Galilean

(redirected from Galileans)
Also found in: Dictionary, Thesaurus.

Galilean

a. the. an epithet of Jesus Christ (?4 bc--?29 ad), the founder of Christianity
b. a Christian
References in periodicals archive ?
apocryphal story had Julian, on his deathbed, speaking to Jesus: "You have won, Galilean.
In 1870 Henrik Ibsen wrote an enormously ambitious play, Emperor and Galilean, which begins with Julian's youth and his attraction to the gods.
Just as the Galileans had something of value to offer at the time of Jesus, what we offer society is not just for ourselves, but for the good of humanity.
Could the reason be that Galileans were not welcome in Jerusalem at night because they were regarded as troublemakers, or simply because of who they were?
Instead of addressing the archaeological evidence, Horsley chooses to engage in a reconstruction of Galilean history until Hasmonean times based on very complex biblical data.
Here I do state my preference for rationalist Galilean solutions over pure Franciscan lyricism.
And En Gedi is also the great Galilean symbol of moral restraint upon murder, for here David could have ambushed a defenceless Saul, yet desisted (I Samuel, 23-24).
Thus, while other Galileans, both immediately before and after his time, engaged in violent reaction to the exploitation they were encountering, Jesus chose to challenge the status quo in a more subtle but in the end more effective and long-lasting manner, namely, through the power of symbolic actions and choices.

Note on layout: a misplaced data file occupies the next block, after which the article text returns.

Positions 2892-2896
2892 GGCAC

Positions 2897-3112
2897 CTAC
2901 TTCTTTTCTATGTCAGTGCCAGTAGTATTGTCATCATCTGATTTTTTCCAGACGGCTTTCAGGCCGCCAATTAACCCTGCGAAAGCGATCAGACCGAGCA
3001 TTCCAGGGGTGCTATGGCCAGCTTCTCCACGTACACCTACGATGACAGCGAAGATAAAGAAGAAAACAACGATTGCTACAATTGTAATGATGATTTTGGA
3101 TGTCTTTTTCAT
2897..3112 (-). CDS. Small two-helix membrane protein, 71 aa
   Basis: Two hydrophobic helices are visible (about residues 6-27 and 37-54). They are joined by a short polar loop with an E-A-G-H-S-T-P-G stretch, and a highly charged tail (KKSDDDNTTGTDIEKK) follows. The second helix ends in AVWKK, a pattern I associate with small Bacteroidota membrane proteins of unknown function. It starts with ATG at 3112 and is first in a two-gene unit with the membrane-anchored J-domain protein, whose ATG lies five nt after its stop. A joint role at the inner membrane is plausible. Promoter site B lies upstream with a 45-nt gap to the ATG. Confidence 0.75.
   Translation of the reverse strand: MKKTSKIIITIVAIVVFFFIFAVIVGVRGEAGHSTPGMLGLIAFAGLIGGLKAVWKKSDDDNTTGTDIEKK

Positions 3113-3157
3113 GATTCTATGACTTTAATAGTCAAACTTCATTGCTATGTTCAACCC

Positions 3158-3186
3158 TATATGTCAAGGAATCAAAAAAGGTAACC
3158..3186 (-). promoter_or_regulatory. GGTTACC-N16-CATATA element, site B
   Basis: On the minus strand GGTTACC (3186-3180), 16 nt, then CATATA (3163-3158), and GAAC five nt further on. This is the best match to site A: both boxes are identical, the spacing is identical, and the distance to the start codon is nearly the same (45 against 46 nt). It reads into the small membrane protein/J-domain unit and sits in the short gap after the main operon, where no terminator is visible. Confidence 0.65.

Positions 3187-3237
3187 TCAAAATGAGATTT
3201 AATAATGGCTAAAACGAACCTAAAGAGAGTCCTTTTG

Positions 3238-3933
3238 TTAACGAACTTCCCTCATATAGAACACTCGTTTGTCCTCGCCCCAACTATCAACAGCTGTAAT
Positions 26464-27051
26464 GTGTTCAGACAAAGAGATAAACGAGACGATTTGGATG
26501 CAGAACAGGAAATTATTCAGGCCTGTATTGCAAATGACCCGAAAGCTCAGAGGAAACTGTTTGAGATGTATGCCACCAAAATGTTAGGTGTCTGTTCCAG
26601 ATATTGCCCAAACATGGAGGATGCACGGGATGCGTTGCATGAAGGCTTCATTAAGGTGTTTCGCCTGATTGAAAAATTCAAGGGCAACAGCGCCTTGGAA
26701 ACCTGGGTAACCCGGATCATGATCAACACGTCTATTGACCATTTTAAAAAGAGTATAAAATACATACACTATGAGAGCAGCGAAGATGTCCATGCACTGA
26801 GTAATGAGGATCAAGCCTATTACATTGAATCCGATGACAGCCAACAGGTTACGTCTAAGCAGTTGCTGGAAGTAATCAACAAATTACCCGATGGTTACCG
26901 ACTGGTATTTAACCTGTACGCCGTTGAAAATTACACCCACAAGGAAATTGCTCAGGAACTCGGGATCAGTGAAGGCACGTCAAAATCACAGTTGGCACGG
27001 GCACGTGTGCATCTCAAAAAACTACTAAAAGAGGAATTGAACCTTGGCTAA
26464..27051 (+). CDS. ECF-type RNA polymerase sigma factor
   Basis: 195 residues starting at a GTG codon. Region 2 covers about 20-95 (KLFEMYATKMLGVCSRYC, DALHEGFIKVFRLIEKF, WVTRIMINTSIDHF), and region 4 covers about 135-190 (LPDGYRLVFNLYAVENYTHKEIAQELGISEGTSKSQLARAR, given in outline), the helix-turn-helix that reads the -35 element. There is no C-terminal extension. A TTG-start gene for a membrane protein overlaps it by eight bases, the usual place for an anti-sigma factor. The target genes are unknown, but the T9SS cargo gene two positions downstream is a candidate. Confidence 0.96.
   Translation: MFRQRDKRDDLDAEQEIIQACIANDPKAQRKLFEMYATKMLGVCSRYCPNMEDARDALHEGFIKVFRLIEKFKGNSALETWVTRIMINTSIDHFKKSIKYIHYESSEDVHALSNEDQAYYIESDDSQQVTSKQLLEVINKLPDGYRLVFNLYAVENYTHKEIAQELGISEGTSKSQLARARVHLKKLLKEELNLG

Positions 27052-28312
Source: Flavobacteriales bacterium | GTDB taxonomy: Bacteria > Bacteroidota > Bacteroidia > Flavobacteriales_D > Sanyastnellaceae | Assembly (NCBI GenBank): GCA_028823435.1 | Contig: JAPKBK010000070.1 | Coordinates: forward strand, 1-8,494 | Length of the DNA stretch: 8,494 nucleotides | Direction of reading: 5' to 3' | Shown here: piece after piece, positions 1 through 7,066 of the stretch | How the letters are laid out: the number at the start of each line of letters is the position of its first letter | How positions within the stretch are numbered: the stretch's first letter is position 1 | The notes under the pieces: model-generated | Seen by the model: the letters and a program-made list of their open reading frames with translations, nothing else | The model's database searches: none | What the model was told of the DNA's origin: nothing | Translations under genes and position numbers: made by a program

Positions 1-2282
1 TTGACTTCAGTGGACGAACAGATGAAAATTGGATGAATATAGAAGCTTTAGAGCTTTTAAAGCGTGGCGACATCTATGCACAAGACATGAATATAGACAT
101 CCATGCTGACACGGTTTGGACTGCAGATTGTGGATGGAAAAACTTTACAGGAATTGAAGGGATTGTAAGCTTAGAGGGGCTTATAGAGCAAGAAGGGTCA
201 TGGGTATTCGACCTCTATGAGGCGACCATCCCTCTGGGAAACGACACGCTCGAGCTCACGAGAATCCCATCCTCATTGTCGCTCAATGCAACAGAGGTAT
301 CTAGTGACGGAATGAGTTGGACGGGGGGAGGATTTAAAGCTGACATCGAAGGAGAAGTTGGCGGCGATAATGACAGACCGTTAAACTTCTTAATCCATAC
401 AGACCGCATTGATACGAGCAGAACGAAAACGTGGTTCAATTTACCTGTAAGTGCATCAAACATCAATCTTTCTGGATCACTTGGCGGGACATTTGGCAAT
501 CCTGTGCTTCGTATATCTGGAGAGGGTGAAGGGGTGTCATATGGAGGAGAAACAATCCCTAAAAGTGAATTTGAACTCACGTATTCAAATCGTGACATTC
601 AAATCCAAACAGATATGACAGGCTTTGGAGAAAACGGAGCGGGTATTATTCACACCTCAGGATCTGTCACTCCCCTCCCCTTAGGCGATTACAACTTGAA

I suggest that these aspects take on richer and deeper significance when they are interpreted in the context of the everyday experiences of Galilean life and landscape in the Herodian period.
60) Sean Freyne, "Urban-Rural Relations in First-Century Galilee: Some Suggestions from the Literary Sources," in Galilee in Late Antiquity 75-91; and Freyne, "Behind the Names: Galileans, Samaritans, loudaioi," in Galilee through the Centuries: Confluence of Cultures, ed.
The Galileans who perished, those in Jerusalem who suffered, and even ol' Harry are no different from any of us.
He asks us to fasten onto the Galilean identity of Jesus, which reflects an ethos of a people who rebelled against imperial power's false claims over life and death.